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NHS England sets out measures to address GP workload

NHS England sets out measures to address GP workload

NHS England has set out a range of measures in a bid to address GP workload in the coming months, including the suspension of local enhanced services and QOF income protection.

A letter sent out today by medical director for primary care Dr Nikki Kanani also said that GPs could decline appraisals during this period of the pandemic.

NHS England will quadruple funding for PCN clinical directors from January until March, from 0.25 whole time equivalent to 1 WTE in recognition of the workload involved with the vaccination programme.

However, the letter also said GPs should ‘ensure general practice remains fully and safely open for patients’, as well as ‘clearing the backlog of appointments’.

Pulse reported this morning that NHS England had GPs should continue delivering services ‘as normal’ while a review into guidance on how to prioritise Covid vaccinations and manage pressures was ongoing.

The review, published this evening, set out measures for CCGs designed to address GP workload. They included:

  • Suspension of locally commissioned services, except ‘where these are specifically in support of vaccination’ or other Covid-related support, including reducing admissions;
  • A review of whether clinical CCG management could support practices or PCN work;
  • To take a ‘supportive and pragmatic approach’ to GP contract enforcement across routine care.

It also said that any PCN where ‘at least one practice’ is participating in the Covid vaccination scheme will receive increased funding for their PCN clinical director, meaning they will receive 72p per patient in the first quarter of this year.

Other measures designed to reduce workload include:

  • The Quality Improvement domain within QOF will be protected in full at 74 points per practice until March 2021;
  • The Minor Surgery DES income will be protected until March 2021.
  • GPs can decline appraisals and, if they decide to go ahead, the ‘revised, shortened, supportive 2020 model’ should be used.

However, at the same time, NHS England laid out a number of areas that GPs should prioritise, ‘supported through the COVID-19 Capacity Expansion Fund’. These were set out in the letter send out in November 2020 and include:

  • Ensuring general practice ‘remains fully and safely open for patients’, including maintenance of appointments.
  • Supporting establishment of the simple COVID oximetry@home patient self-monitoring model and identifying and supporting patients with Long COVID.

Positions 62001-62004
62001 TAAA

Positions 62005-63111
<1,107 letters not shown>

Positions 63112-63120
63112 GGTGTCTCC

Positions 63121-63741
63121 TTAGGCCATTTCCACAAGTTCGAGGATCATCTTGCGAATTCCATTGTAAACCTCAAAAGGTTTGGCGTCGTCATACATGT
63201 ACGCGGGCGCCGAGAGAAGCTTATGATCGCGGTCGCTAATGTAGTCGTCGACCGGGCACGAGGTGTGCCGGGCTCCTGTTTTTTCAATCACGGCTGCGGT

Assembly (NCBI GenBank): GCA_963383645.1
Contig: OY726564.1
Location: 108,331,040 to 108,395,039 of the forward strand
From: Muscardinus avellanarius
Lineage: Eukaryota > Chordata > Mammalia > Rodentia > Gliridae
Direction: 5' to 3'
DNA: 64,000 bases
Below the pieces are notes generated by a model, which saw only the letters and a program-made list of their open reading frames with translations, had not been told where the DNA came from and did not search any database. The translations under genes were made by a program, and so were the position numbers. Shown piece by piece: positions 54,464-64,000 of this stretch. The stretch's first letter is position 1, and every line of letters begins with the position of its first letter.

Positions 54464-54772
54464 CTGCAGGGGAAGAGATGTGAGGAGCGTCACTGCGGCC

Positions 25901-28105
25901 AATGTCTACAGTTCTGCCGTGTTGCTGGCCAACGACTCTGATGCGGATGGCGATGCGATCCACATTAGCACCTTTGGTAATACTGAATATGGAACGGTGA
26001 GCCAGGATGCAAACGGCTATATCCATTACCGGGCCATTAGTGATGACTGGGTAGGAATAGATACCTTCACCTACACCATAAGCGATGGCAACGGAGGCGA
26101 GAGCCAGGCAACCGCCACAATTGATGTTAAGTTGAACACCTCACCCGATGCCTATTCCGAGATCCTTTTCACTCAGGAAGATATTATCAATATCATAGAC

• Continuing to support clinically extremely vulnerable patients and maintaining the shielding list.
  • And ‘continuing to make inroads into the backlog of appointments’. This includes chronic disease management and routine vaccinations and immunisations.
  • Make ‘significant progress’ on learning disability health checks and ethnicity recording.

Last week, NHS England pledged to ‘remove unnecessary contractual burdens’ in a bid to free up time for practices to focus on Covid vaccinations.

And a slide presented at NHS England’s latest GP webinar on Tuesday evening said: ‘Primary care services should continue as normal, although we are also currently reviewing guidance and contracts to support prioritisation of activity in primary care, given the multiple pressures, and will share an update this week.’

‘Some regions have already begun to set out reprioritisation in their areas’, it added.

Pulse revealed yesterday that GPs in London have been asked to ‘stand down’ routine work over the next two weeks and ‘focus on urgent care’, including support for care homes.



Please note, only GPs are permitted to add comments to articles

Douglas Callow 7 January, 2021 6:19 pm

This is very welcome news Better late than never ..

Patrufini Duffy 7 January, 2021 9:34 pm

Only when public and colleagues die, and cry, and feel avoidable suffering and pain did you want to open your eyes and help Primary Care almost 1 year on. Yes, we can move forward, we always do…we will clear the mud, not you NHSE.

Turn out The lights 8 January, 2021 6:48 am

How come this hasn’t been leaked to Tory propaganda rags on a Friday night so they can rip into us over the weekend Nikki?

John Glasspool 8 January, 2021 2:01 pm

ensure general practice remains fully and safely open for patients’, as well as ‘clearing the backlog of appointments’. Doesn’t sound like they are taking a great load off you, does it?

Andrew Jackson 9 January, 2021 12:09 pm

There probably is a desire to give us some breathing space but whenever people try and find something for us to stop doing it becomes clear our all you can eat buffet contract and funding does not allow us to meaningfully stop something that adds any genuine capacity.
We have calculated it will take 800 hours of GP time to deliver the portion of the vaccinations we anticipate we will likely be needed to deliver in the next 3 months
Our contract has no ability to remove this amount of work in a measurable way which is why we are unable to control work intensity.
Until this is possible within a working contract nothing will change.

David Riley 11 January, 2021 11:54 am

GPS are to be issued with new PPE consisting of a blue Lycra body suit, red cape and red pants to wear on top.

Hot Felon 13 January, 2021 7:21 pm

Haha since I left partnership 3 months ago, general practice has become a covid vaccination service!!
Vocational training, postgraduate exams, Roger Neighbour The Inner Consultation, all now consigned to the dustbin – so ‘yesterday’.
Nurses and paramedics and physician assistants now do our jobs after a training course.
Most of it is on the telephone.
What a sh1t job it has become!